The 5 Pillars of Attachment

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Manage episode 262990793 series 1423957
By Caleb & Verlynda Simonyi-Gindele and Verlynda Simonyi-Gindele. Discovered by Player FM and our community — copyright is owned by the publisher, not Player FM, and audio is streamed directly from their servers. Hit the Subscribe button to track updates in Player FM, or paste the feed URL into other podcast apps.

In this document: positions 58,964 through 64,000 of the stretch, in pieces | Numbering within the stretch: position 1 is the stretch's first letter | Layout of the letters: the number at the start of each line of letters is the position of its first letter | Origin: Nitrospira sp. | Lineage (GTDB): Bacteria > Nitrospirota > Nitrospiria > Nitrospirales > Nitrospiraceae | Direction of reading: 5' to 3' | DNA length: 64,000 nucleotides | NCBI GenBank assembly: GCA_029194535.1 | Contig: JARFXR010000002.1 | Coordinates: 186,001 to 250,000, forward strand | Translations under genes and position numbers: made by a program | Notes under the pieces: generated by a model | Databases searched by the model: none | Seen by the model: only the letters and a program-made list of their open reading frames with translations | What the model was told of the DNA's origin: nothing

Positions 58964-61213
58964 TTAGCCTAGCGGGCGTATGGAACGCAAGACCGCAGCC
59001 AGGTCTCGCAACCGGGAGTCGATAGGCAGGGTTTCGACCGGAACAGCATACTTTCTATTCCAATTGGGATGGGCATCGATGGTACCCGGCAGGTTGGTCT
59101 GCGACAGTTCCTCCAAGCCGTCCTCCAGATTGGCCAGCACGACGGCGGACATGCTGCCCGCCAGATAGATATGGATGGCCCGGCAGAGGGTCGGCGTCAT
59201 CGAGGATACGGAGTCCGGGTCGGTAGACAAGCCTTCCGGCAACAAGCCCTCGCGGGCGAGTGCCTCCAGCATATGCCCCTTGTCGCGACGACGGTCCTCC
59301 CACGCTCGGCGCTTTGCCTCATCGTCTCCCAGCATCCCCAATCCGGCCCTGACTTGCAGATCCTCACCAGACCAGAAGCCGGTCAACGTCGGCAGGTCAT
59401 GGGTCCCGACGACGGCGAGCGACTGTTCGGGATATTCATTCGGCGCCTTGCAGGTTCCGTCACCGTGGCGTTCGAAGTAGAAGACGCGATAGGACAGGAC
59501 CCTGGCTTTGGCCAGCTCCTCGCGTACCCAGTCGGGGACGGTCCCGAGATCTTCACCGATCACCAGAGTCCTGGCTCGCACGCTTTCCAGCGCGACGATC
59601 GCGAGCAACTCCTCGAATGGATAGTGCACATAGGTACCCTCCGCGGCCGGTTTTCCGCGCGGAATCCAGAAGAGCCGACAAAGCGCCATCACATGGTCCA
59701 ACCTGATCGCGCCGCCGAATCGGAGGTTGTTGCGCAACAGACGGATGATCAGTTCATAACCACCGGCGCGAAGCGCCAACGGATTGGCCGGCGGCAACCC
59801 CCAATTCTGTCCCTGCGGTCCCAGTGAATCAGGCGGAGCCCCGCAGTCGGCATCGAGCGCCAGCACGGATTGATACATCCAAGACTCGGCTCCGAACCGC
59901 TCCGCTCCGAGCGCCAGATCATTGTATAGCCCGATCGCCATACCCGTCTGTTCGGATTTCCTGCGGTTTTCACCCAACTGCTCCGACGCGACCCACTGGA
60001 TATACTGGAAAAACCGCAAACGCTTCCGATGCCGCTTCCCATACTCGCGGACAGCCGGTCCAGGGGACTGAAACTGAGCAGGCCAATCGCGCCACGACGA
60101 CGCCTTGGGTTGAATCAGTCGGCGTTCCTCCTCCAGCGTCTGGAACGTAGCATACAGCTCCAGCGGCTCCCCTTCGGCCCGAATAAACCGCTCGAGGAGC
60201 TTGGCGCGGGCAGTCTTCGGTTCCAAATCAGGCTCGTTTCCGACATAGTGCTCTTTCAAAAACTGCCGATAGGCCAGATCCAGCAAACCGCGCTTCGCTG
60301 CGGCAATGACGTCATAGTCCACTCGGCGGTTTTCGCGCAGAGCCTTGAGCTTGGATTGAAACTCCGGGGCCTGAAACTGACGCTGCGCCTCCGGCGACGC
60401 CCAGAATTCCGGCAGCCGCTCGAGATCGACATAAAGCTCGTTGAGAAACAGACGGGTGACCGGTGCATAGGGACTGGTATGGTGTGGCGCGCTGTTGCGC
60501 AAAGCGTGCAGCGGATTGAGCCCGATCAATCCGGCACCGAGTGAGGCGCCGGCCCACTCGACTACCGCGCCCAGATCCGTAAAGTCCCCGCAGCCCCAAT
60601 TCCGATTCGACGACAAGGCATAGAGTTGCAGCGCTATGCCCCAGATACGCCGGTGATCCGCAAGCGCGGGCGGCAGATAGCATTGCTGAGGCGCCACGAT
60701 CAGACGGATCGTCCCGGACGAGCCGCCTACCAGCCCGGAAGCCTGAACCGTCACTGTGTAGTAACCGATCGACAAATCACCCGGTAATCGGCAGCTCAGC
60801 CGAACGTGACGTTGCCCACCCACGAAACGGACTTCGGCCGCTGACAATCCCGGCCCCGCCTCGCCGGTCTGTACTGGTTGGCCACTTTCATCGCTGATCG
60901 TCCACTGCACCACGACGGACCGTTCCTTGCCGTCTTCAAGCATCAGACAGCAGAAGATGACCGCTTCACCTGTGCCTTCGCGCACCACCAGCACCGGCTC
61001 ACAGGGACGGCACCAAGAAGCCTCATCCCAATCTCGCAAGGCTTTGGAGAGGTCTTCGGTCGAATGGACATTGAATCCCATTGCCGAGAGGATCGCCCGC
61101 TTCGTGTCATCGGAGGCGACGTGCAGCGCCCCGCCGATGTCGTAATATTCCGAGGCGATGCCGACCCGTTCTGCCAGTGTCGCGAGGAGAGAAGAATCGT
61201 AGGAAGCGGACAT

We talked a lot about the 4 predominant styles of attachment in episodes 251 to 254. Attachment is basically the science of love, and in the marriage counseling world, it’s one of the core issues that we’re interested in working on when we are looking at how spouses are relating to one another. As we discussed in previous episodes, there are four styles of attachment, and the best style is called secure attachment. In this episode, we’re going to talk about the five pillars of secure attachment that make up that style of relating to others. Review of Attachment For a quick review, attachment is the science of love, or more specifically, the secure emotional bond established between two people (either in a parent to child relationship or in marriage). With a secure attachment style, you can create robust, healthy relationships, and the people in those relationships, your spouse and children, will be best positioned to thrive and grow. A default attachment style is formed within us as a result of the bond during infancy with our primary caregiver (often our mother). Generally, that attachment style becomes the default for how we bond with our spouse through courtship and into marriage. It is possible to change one’s attachment style, but for 68-75% of the population, the childhood attachment style persists into adulthood[1] and only about 40% of people are securely attached (which is the best style to have). Most people don’t realize that it’s possible to change styles, or that they need to, which is why we want to tackle some of these conceptual topics in today’s episode. 5 Pillars of Attachment The five pillars of attachment are: A sense of felt safetyA sense of being seen and known (attunement)The experience of felt comfort (soothing)A sense of being valued (expressed delight)A sense of support for being and becoming one’s unique best self.[2] We’re going to start each one with how a parent does it for a child and by extension how when a child becomes an adult, they extend that for their spouse, and how they can extend that to their spouse today. 1. A Sense of Felt Safety Parent to Child Safety comes from consistency, reliability, and protection. Consistency and reliability are about predictability. Are you present and available in a dependable way, when your spouse needs you (or was your parent)? If a parent was unpredictably available, you probably felt you could never be sure so you needed to check in regularly to see. This leads to an anxious attachment style. If a parent is able to consistently respond to their child’s emotions, needs, and wants, the child will experience a sense of felt safety. On the other hand, if a child grows up in a home where their parent flies off the handle unpredictably, this can lead to an attachment injury even if the parent is always there because the parent is not consistently available. It’s important to note that just because you are unavailable at one particular time does not mean the child will not have a secure attachment style. No parent is perfect, and as long as a parent’s response to their child is understandable and predictable most of the time, then the child will have a sense of felt safety. Protection is also not helicopter parenting. All children have small injuries such as cuts and bruises; providing a sense of safety does not mean parents need to prevent their children from experiencing any level of pain. Protection does mean taking care of adult concerns without exposing the child to them. Children should not feel responsible for other adult concerns (e.g. financial instability). And of course, parents need to pay attention to adult-level threats such as serious physical hurt, inappropriate sexuality, etc. A child should always be protected from serious threats such as physical and emotional abuse and neglect. Failed protection means the child develops memories and feelings relative to their primary attachment figure that a...

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